- variant of megalo- (megalith); also the initial element in units of measure that are equal to one million of the units denoted by the base word (megahertz). Symbol: M
Origin of mega-
Examples from the Web for mega
We have reached a tipping point where mega donors completely dominate the landscape.
And who can blame them for feeling disenfranchised when they see their efforts dwarfed by the mega donors.
This was the young, telegenic, and popular Robby Gallaty of Brainerd Baptist (mega-)Church in Tennessee.The Hateful Pastor All Too Happy to Be Left Behind When It Comes to Gays
September 6, 2014
They got their name (which means “mega tooth”) from their enormous teeth, each of which could be greater than six inches long.Shark Week Is Lying Again: Megalodon Is Definitely Extinct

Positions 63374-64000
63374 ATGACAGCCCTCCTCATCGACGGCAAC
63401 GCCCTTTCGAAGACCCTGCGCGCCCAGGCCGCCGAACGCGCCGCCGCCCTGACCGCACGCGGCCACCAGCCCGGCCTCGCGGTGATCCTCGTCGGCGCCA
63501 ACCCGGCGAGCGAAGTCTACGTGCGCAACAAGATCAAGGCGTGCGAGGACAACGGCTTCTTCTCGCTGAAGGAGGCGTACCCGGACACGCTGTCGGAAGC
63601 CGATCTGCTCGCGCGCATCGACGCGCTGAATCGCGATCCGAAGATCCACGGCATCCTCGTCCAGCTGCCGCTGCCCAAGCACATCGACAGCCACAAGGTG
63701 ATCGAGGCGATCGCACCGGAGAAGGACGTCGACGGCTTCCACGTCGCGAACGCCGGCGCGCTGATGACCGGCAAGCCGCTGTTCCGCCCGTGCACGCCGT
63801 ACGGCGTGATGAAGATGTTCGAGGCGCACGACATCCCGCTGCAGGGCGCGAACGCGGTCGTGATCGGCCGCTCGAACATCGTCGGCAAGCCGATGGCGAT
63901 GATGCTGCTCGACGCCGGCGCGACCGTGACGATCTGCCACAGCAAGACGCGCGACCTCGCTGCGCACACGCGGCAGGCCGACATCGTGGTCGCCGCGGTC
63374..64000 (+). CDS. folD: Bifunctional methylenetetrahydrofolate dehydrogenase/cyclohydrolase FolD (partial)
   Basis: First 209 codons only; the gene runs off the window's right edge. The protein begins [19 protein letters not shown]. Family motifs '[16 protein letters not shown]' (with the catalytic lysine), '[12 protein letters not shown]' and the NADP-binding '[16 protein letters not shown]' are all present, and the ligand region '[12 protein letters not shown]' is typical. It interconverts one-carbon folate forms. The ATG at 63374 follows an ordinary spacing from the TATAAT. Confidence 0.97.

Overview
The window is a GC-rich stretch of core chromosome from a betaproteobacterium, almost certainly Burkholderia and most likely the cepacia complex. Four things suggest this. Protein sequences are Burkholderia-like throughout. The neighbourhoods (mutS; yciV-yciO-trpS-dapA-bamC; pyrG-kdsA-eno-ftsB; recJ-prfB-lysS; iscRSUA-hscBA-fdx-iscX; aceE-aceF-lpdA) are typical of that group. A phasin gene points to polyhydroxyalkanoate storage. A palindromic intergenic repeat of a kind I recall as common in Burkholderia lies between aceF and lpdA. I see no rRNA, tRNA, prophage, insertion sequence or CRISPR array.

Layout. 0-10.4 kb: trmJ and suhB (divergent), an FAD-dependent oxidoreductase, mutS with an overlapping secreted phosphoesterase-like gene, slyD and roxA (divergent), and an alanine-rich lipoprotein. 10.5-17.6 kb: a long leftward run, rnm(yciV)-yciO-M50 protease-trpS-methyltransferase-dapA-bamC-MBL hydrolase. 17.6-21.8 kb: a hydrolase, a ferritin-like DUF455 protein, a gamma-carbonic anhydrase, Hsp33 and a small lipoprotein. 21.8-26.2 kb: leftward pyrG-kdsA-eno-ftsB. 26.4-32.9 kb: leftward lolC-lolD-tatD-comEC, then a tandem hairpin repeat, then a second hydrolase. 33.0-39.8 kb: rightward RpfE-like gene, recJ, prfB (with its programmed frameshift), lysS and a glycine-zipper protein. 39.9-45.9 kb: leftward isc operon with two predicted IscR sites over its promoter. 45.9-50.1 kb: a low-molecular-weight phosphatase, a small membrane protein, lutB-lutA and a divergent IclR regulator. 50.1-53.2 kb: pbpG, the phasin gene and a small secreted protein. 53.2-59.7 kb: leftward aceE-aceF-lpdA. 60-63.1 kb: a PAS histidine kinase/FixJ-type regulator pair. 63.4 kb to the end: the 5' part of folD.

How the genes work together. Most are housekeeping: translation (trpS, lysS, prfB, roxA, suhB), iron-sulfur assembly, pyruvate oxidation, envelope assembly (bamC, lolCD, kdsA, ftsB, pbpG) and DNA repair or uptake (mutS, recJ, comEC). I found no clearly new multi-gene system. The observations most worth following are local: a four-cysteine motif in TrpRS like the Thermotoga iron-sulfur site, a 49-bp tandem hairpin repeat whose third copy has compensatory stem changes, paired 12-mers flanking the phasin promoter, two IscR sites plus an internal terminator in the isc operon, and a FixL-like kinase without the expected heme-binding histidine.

August 15, 2014
Instead, after Citizens United, the mega donors set up their own shadow parties.Is Big Money Politics an Overblown Evil?
August 2, 2014
As this letter A is formed by a larger aperture than the former one, it may be called A mega.The Temple of Nature; or, the Origin of Society
- slang extremely good, great, or successful
- denoting 10 6megawatt Symbol: M
- (in computer technology) denoting 2 20 (1 048 576)megabyte
- large or greatmegalith
- informal great in importance or amountmegastar
Word Origin and History for mega
before vowels meg-, word-forming element often meaning "large, great," but in precise scientific language "one million" (megaton, megawatt, etc.), from Greek megas "great, large, vast, big, high, tall; mighty, important" (fem. megale), from PIE *meg- "great" (cf. Latin magnus, Old English micel; see mickle). Mega began to be used alone as an adjective by 1982.
High-speed computer stores 2.5 megabits [headline in "Electronics" magazine, Oct. 1, 1957]
- One million (106):megahertz.
- A prefix that means:
- Large, as in megadose, a large dose.
- One million, as in megahertz, one million hertz.
- 220 (that is, 1,048,576), which is the power of 2 closest to a million, as in megabyte.